Beliefnet
Kingdom of Priests

…, in the sense of having a Jewish mother, raises an interesting question apart from the tragic moral enigma of a beautiful young actress’s sudden death. Forgive me if it seems impertinent to ask now, but just how many Jews are there in the world? The figure you always hear is about 13 million. But imagine the implications if we were to take seriously the Jewish idea that Jewish identity is passed down through the mother, regardless of whether someone has a Jewish name, practices Judaism, or has any touch of self-understood Jewish identity at all.

Ms. Murphy, who apparently married in some kind of Jewish ceremony, isn’t really a prime example. Here’s a better one. 
I got an email from a reader the other day, Bruce Carpenter, who relates some news about DNA testing upon himself. He had read my review in National Review of Norman  Podhoretz’s book, Why Are Jews Liberals?, where in passing I wrote about speculation that after the expulsion of the Jews from England, many Jews actually stayed on having converted nominally to Christianity. This left a population of Jews-by-birth who gradually faded into the general background. Bruce Carpenter’s family evidently were among them: 

As an aside, my own family relocated  to Massachusetts in 1638 and were active in religious freedom disputes i.e., the Baptist movement. Recently they were show to have Jewish DNA with a history in trade and finance stretching back to the 1200s in England, especially Norfork and Lincolnshire, a center for Jews until the 12th century.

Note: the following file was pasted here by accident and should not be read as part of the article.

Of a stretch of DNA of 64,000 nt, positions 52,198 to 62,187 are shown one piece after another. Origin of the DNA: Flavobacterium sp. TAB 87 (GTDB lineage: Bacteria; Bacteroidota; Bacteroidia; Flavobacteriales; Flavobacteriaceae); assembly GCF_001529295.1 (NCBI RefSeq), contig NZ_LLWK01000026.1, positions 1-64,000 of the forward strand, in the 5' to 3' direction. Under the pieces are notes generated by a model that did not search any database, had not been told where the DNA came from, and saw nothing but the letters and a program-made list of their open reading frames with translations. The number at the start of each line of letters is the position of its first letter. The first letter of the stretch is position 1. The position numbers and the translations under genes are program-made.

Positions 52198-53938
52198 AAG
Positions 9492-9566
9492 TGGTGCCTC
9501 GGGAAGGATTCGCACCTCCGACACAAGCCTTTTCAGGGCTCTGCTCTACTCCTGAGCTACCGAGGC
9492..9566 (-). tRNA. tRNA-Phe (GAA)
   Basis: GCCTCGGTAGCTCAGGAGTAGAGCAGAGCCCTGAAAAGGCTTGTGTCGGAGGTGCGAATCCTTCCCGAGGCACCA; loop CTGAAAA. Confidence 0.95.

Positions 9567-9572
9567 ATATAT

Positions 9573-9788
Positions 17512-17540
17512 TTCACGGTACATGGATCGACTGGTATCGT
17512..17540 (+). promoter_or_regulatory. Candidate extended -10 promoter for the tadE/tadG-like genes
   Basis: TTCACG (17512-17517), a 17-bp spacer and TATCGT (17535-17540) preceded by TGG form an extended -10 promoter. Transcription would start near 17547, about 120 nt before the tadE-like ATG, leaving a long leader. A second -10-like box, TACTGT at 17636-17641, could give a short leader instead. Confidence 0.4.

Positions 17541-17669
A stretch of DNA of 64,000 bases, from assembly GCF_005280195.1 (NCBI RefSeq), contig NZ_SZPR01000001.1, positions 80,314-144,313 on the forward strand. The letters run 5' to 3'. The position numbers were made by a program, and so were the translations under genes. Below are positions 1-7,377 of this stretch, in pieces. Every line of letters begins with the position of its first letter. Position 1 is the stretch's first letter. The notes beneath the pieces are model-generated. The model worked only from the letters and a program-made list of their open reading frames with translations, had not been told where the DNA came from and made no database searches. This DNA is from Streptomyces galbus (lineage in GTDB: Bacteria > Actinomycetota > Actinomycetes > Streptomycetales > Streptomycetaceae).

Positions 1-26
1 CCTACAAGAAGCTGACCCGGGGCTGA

He goes on with a bit of family history:

William Carpenter of Rehoboth arrived in Massachusetts in 1638. A close relative, also a William Carpenter, arrived previously and later joined Roger Williams and other free thinkers in the new Providence colony. William Carpenter of Rehoboth was also a Baptist free thinker. He joined secret meetings and was subsequently persecuted by the court. Both Carpenters were proven to have Jewish-Levite Y-chromosome DNA.

His story is very far from being unique. At one point or another during the Middle Ages, Jews were expelled from most of the countries in Europe, in a wave running from west to east. So in Spain, for example, again based on a sample from DNA testing, 8 million or so Spaniards have Jewish backgrounds. Their Jewish ancestors stayed on following the Expulsion after “converting” to Catholicism. Tracing lines of mothers exclusively, you will come up with a bona fide Jewish population in Spain smaller than 8 million but still a lot of people, about half men and half women, though only the women can pass on their Jewishness to the next generation.
I’m constantly hearing from friends, friends of friends, acquaintances, and co-workers, about people discovering their lost or forgotten Jewish roots. Countless Jews over the centuries have disappeared into the larger gentile society. Per the traditional matrilineal definition of a Jew, the men among them left no Jewish descendants but the women did. So did their daughters, and their daughters’ daughters down to today. 
That would make for a heck of a lot more Jews in the world than 13 million. The mathematics that it would take to suggest an approximate number is beyond my pay grade. I wouldn’t know where to begin. Can anyone help? Of course this is leaving aside the famous Lost Tribes, wherever in (presumably) central Asia their descendants may be found living today.

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